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June 7, 7p

Walker & Co (The Loft)

107 W Mississippi Ave, Ruston, LA 71272

[Livestream Link]

Program

Matchsticks by Jacob Schoenle (Georgia)

 

Remains of a Permian Gas Station by Alan Mackwell (Colorado)

 

Miniatures from Phoenicia by Sami Seif (Lebanon)

a tulip iron by Angela Slater (United Kingdom)

Duo by Jack Wilds (Texas)

 

Notes

Matchsticks began as an experiment with rhythm and timbral layering. The "woody" timbral possibilities of this ensemble—toward which I quickly gravitated—began to remind me of my childhood discovery of "found sounds." When I was young with little to do, I often used whatever I could find (boards, logs, rubber bands, etc.) to see what interesting sounds it could make; I even fashioned crude string instruments on which I could play a simple tune. With a whole ensemble of professionally-crafted instruments now at my disposal, the possibilities for this piece were...relatively limitless. The woody layers that emerged create a rhythmic mosaic that erupts into dancing flames—like matchsticks—and brings the music to its fiery conclusion.


Remains of a Permian Gas Station, which won a BMI Student Composer Award in 2022, is a string trio inspired by an abandoned gas station in West Texas. Through its eight movements, Remains of a Permian Gas Station explores themes of degradation through its structure while sonically simulating the gas station’s deteriorating interior; promises of musical symmetry are inevitably corroded, recurring musical ideas are twisted before being left for dead, leaving space for strange, organic ideas to spring from the cracks. The piece, like the gas station it takes its inspiration from, urges forward from the exploitative systems that once defined it and finds roots in decay.

Around 1050 BC, the Phoenicians invented the very first writing system based on phonetics. Spread by Phoenician merchants across the Mediterranean world, it evolved and was assimilated by many other cultures and became the foundation for the Roman alphabet used by Western civilization – as well as all other alphabetic writing systems currently in use. Miniatures from Phoenicia intersects my curiosity about linguistics (specifically the branch of phonology) with my interest in the history of my ancestors, the Phoenicians, particularly their groundbreaking innovation – the phonetic alphabet – into my music. The music is partially inspired by the main phonological groups: vowels, plosives (p, t, k, etc…), sibilances/fricatives (s, sh, f, etc...). The music of Phoenicia has been lost. With this piece, however, I invite the audience to re-imagine what it might have sounded like. I ask the flutist to play in a number of unconventional ways – sometimes superimposing multiple extended techniques on top of each other. The language of the music is constructed with the help of small cells that form recursive patterns – mimicking the recursive nature of Semitic languages. Perhaps one might hear the spirit of ancient Phoenicia come back to life through these miniatures. Miniatures from Phoenicia is dedicated to Mary Kay Fink who so generously helped me, and without whom this piece would not exist in its current form. I am eternally grateful for all of her guidance, ideas and inspiration – as well as for premiering the piece.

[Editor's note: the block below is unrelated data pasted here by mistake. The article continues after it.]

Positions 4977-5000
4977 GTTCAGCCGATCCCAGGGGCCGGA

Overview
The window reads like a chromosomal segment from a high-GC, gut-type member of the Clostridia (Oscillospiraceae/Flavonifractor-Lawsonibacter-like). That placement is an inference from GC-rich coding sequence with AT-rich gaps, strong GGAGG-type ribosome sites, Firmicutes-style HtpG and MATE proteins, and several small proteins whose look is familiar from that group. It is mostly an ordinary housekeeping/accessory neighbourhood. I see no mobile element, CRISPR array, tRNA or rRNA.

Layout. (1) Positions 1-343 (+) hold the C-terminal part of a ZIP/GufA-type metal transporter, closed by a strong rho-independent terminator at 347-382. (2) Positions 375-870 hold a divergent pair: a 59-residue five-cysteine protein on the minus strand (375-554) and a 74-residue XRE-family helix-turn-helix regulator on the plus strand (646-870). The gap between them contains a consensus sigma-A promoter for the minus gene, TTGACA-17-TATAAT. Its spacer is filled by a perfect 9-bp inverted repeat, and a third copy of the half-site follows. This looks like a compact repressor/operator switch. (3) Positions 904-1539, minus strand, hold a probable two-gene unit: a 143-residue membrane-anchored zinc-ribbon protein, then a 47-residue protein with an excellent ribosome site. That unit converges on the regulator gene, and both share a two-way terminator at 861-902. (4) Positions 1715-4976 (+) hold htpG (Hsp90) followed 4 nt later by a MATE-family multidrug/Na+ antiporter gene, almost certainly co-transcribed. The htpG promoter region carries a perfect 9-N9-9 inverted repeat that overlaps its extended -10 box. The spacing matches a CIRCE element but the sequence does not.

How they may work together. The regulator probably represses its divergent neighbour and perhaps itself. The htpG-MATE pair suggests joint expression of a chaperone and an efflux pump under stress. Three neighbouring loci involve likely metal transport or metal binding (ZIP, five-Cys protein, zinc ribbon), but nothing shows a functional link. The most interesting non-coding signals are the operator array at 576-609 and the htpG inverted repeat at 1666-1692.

Note from librettist Kendra Preston Leonard: a tulip, iron is about the fear and horror created by psychological and emotional abuse, the relief of escape from abuse, and the work required to contend with traumatic memories of it. Using Perle Fine’s work The Early Morning Garden (1957) as a focusing device for this lyric, I work with elements of the natural world as well as my own personal history. The mezzo soprano and tenor serve as protagonist and antagonist, respectfully, and I’ve made it deliberately unclear as to whether their texts and interactions are taking place in the present or are memories. The text is in three loose sections, through which the protagonist moves from fear and intense self-doubt into greater agency, grapples with the causes and extent of her wounds, recognizes how trauma has shaped her, and becomes able to distance herself from it. The antagonist diminishes and humiliates the protagonist, causing her to hesitate and sing in fragments of sentences. He calls her simple and an embarrassment, disparaging her mind and body and abilities, even as she begins to communicate more fully and lyrically and draws on a wider world for her outlook. Finally, he—or the memory of his words and actions—falls silent, becoming nothing to the protagonist, as she leaves the scene—or memory—with self- determination. Note from the composer Angela Elizabeth Slater: When I approached Kendra for a unique text to set, I asked her to explore memory as something difficult, questioning why certain things happened the way they happened, questioning yourself and whether things were your own fault. I wanted the text to draw on the deep intense emotions that still bubble over the surface from the bullying and gaslighting. I experienced at school. I have found this text deeply emotionally powerful to set. Alongside this, I engaged with the visual stimulus of Perle Fine's work The Early Morning Garden. Taken together, these helped me find a soundworld that is a mixture of fragility and strength, whilst exploring the nuances of colours and distinct gestural shapes for both the string players and the vocalists. The piece should be treated as an imagined scene from a larger narrative trajectory set ambiguously in memory or somewhere real; perhaps it is both.

Duo is a work for marimba and bass clarinet based on the interval control technique pioneered by Lou Harrison. Rather than a more traditional soloist-accompaniment paradigm, the piece features both instruments as equal partners as it develops the motivic material through various moods and tempos.

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